SARAJEVO, Bosnia-Herzegovina >> A man armed with hand grenades and an automatic weapon opened fire outside the U.S. Embassy in Bosnia Friday in what authorities called a terrorist attack. A policeman and the gunman were wounded, but the embassy said none of its employees was hurt.
Sarajevo Mayor Alija Behmen said the gunman “got off a tram with a Kalashnikov and started shooting at the American Embassy.” Witnesses told Bosnian television that the man urged pedestrians to move away, saying he was targeting only the embassy.
He wore a beard and was dressed in an outfit with short pants that reveal his ankles — typical for followers of the conservative Wahhabi branch of Islam.
One police officer guarding the building was wounded before police surrounded the gunman. After a 30-minute standoff, the sound of a single shot echoed and AP video showed the shooter slump to the ground.
Police arrested the wounded man — who one of Bosnia’s three presidents said is a foreigner — and took him away in an ambulance as pedestrians cowered behind buildings and vehicles. Hospital spokeswoman Biljana Jandric told The Associated Press the gunman had a minor wound to his leg, and would spend the night at the hospital before being released into police custody.
State Prosecutor Dubravko Campara identified the shooter as Mevlid Jasarevic, from Novi Pazar, the administrative capital of the southern Serbian region of Sandzak, who was tried in Austria for robbery in 2005.
Campara said Jasarevic had crossed the Serbian border into Bosnia Friday morning. He said Jasarevic had two hand grenades with him when he was arrested and is also currently under investigation by Serbian police, but did not detail why.
Serbian Interior Minister Ivica Dacic confirmed his identity and said he is 23 years old. Bosnian TV said Jasarevic is a Wahhabi follower.
The Wahhabis are an extremely conservative branch which is rooted in Saudi Arabia and linked to religious militants in parts of Afghanistan and Pakistan.
Western intelligence reports have alleged that the tense, impoverished area of Sandzak, along with Muslim-dominated regions in Bosnia, are rich ground for recruiting so-called “white al-Qaida” — Muslims with Western features who could easily blend into European or U.S. cities and carry out attacks.
The Islamic extremists joined Bosnia’s 1992-95 war for independence. They were largely tolerated by the U.S. and the West because of their opposition to late Serbia’s strongman Slobodan Milosevic’s quest to create “Greater Serbia” out of the former Yugoslav republics.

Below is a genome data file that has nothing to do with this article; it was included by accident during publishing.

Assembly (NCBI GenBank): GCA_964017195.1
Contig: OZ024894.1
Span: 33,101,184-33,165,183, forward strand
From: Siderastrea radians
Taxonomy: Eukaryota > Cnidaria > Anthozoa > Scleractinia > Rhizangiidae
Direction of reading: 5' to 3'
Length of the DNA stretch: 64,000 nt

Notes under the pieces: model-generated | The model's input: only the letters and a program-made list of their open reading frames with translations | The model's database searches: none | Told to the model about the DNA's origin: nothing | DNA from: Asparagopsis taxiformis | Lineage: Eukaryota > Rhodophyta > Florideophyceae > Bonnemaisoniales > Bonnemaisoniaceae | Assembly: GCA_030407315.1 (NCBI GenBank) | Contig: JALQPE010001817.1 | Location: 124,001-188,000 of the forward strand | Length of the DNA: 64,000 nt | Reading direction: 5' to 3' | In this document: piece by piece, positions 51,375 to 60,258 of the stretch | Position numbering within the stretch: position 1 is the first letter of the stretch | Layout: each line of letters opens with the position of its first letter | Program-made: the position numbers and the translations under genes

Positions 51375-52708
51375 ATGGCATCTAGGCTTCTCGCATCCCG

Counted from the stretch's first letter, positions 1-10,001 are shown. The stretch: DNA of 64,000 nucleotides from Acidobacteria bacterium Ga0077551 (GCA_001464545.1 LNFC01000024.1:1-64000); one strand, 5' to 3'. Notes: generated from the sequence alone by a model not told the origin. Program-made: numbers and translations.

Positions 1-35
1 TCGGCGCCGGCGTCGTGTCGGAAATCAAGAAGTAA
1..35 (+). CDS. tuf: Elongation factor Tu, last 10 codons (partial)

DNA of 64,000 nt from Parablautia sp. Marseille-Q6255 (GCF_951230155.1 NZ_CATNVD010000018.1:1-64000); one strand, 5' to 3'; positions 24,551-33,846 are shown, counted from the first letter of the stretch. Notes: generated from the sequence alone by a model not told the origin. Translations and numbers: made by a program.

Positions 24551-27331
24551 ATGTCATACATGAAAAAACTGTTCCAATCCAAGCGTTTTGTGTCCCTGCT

In Washington, State Department spokeswoman Victoria Nuland said several bullets struck the outside wall of the embassy, but that all embassy personnel were safe. She said the wounded police officer had been assigned to protect the embassy. Ambassador Patrick Moon expressed his gratitude for the swift response by the police.
“Our thoughts and prayers at this time are with those who put their lives on the line to protect the embassy,” Nuland told reporters.
Bakir Izetbegovic, one of Bosnia’s three presidents, issued a statement condemning “the terrorist attack on the embassy of the United States.”
“The United States is a proven friend of Bosnia-Herzegovina. Its government and its people supported us in the most difficult moments in our history and nobody has the right to jeopardize our relations,” he said.
Zeljko Komsic, chairman of Bosnia’s presidency, said told AP that authorities have not yet determined whether the attack “was the act of an individual, or something organized.”
“But whatever it was, it is not just an attack on the U.S. Embassy or the U.S., it is also an attack on Bosnia and Herzegovina,” he said.
Bosnian Muslims are sensitive about their relations with the U.S. because it was the driving force behind the NATO military intervention and brokered a peace agreement that ended Bosnia’s war.
Serbian police said Jasarevic was briefly arrested a year ago for brandishing “a large knife” during a visit by the U.S. Ambassador to Serbia and other Western envoys to Novi Pazar.
Associated Press writers Aida Cerkez in Sarajevo and Dusan Stojanovic in Belgrade contributed.